By capturing raindrops in action, they made a remarkable discovery: the formation of aerosols. These tiny particles, propelled by raindrop impact, carry the scent of Petrichor and bacteria and viruses from the soil. 

Sometimes, there is more than one smell of rain. Because of various factors of Nature, these smells tell us different stories about the rain itself. 

Acidity of Rain

Have you ever noticed how rain sometimes has a tangy smell? Well, that’s because of its acidity. When rainwater falls, it interacts with organic debris on the ground, triggering chemical reactions.

These reactions lead to the release of minerals and chemicals trapped within the debris. As a result, we get a medley of distinct smells that add to the overall aroma of rain.

Volatile Oils and Aromatic Materials

As raindrops hit the ground, they disturb the serene abode of plants and trees. In response, these green guardians release volatile oils into the air. These oils and other aromatic materials mingle with rainwater, creating a symphony of fresh and pleasant scents. I mean, we could call it nature’s own air freshener, straight from the sky to our noses.

Why Do We Enjoy the Smell of Rain?


Have you ever taken a deep breath after a refreshing rain shower and felt an instant sense of calm and happiness? It’s not just your imagination; there are real reasons behind why we love the smell of rain. Yes, people, it’s Science. 

“සුළගින් ගසා ගෙන එන මිහිරි බව රැදී

සිතුවිලිවලට මුළු හදවත ම ඉඩ මදි”

H.M Kudaligama

Biological and Psychological Reasons: Our love for the smell of rain goes beyond just enjoying a pleasant scent. It’s deeply rooted in our biology and psychology. Scientists believe that our attraction to this aroma may be linked to evolutionary survival instincts. 

Back in our hunter-gatherer days, rain meant the end of drought and the promise of fresh water, essential for our survival. So, our brains may have learned to associate the smell of rain with relief and abundance.

Positive Associations with Rain: Rain is often associated with positive experiences and emotions. Think about it – rain brings relief from scorching hot weather, nourishes crops, and creates a cozy atmosphere indoors.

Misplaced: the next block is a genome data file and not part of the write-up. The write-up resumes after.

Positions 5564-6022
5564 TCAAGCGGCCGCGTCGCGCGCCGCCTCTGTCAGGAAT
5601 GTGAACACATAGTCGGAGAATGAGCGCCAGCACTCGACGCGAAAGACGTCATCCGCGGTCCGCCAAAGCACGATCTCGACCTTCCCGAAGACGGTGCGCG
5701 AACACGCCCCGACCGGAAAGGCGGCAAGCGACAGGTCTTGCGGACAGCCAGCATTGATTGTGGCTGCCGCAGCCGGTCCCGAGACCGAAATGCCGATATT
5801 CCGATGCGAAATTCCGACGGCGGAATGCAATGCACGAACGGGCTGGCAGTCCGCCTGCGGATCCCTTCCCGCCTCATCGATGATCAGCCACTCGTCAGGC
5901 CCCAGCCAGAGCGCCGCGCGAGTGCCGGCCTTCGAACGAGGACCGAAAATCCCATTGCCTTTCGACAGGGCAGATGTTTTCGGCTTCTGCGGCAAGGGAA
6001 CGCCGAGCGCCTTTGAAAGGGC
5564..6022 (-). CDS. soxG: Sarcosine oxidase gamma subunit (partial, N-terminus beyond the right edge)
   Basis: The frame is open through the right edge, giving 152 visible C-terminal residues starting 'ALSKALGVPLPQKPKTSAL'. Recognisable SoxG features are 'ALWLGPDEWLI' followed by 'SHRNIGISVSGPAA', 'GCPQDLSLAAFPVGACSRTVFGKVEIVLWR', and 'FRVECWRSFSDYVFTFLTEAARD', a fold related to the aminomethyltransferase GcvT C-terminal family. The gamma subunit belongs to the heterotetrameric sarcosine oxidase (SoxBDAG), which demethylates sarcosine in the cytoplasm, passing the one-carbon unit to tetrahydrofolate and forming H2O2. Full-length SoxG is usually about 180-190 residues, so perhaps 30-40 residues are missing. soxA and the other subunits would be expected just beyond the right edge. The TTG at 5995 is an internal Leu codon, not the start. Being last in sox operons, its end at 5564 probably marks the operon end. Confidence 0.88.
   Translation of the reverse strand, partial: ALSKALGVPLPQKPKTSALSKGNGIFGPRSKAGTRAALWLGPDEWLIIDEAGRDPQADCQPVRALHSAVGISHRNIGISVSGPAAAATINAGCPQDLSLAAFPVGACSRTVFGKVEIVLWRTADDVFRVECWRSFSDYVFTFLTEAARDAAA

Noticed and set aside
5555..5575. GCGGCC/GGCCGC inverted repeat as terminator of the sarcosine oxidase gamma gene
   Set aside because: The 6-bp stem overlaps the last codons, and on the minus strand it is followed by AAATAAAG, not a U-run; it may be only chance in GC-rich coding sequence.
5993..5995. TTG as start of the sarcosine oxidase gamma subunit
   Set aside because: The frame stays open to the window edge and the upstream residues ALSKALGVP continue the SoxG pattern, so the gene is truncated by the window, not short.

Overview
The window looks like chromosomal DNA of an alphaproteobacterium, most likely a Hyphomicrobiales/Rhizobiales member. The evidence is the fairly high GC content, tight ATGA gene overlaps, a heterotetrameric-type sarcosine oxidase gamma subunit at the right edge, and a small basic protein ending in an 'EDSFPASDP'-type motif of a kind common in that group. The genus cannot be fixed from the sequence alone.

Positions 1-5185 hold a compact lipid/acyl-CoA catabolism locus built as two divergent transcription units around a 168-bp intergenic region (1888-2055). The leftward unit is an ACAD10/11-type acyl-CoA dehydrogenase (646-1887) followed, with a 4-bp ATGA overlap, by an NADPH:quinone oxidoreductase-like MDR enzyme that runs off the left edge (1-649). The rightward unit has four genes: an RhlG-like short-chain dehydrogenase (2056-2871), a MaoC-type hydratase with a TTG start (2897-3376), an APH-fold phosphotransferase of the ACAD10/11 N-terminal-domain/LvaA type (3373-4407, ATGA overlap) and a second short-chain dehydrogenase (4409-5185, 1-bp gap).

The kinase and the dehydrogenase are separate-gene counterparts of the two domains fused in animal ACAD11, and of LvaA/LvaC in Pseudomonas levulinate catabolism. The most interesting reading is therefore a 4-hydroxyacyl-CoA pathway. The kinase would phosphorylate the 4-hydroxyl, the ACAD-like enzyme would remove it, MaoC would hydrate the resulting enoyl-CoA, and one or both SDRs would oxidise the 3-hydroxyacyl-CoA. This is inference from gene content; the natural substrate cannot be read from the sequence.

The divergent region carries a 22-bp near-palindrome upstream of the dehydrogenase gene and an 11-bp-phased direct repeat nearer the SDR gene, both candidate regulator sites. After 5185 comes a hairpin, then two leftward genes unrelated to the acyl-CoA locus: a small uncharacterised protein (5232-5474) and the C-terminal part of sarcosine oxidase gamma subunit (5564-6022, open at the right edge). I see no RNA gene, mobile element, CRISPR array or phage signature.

These positive associations can make the smell of rain even more enjoyable. It’s like nature’s way of giving us a little boost of happiness when we need it most. Personally, I think we all can use a little bit of happiness right now. 

Personal Experiences and Associations: Beyond the biological and psychological aspects, our love for the smell of rain is also influenced by personal experiences and associations. 

For many people, rainy weather evokes memories of childhood adventures, cozy days spent indoors with loved ones, or romantic moments under an umbrella. Even the writer has few memorable memories associated with the rain. So yeah, I can relate. 

These personal connections to rainy weather can deepen our appreciation for the smell of rain, making it even more enjoyable.

Another wonderful thing about this Petrichor fragrance is the way this fragrance is tied to human evolution. Since the distant past, water is one of the most important factors that people have used to build their habitats. 

So, the man who has become familiar with this Petrichor scented water has developed his eva to this scent. This Petrichor is known as the most sensitive smell of humans because of the way humans have evolved to find this water over hundreds of thousands of years.

So, the next time you take a stroll in the rain and catch a whiff of that familiar scent, take a moment to appreciate the biological, psychological, and personal reasons why we love the smell of rain. It’s not just water hitting the ground – it’s nature’s perfume, delighting our senses and lifting our spirits.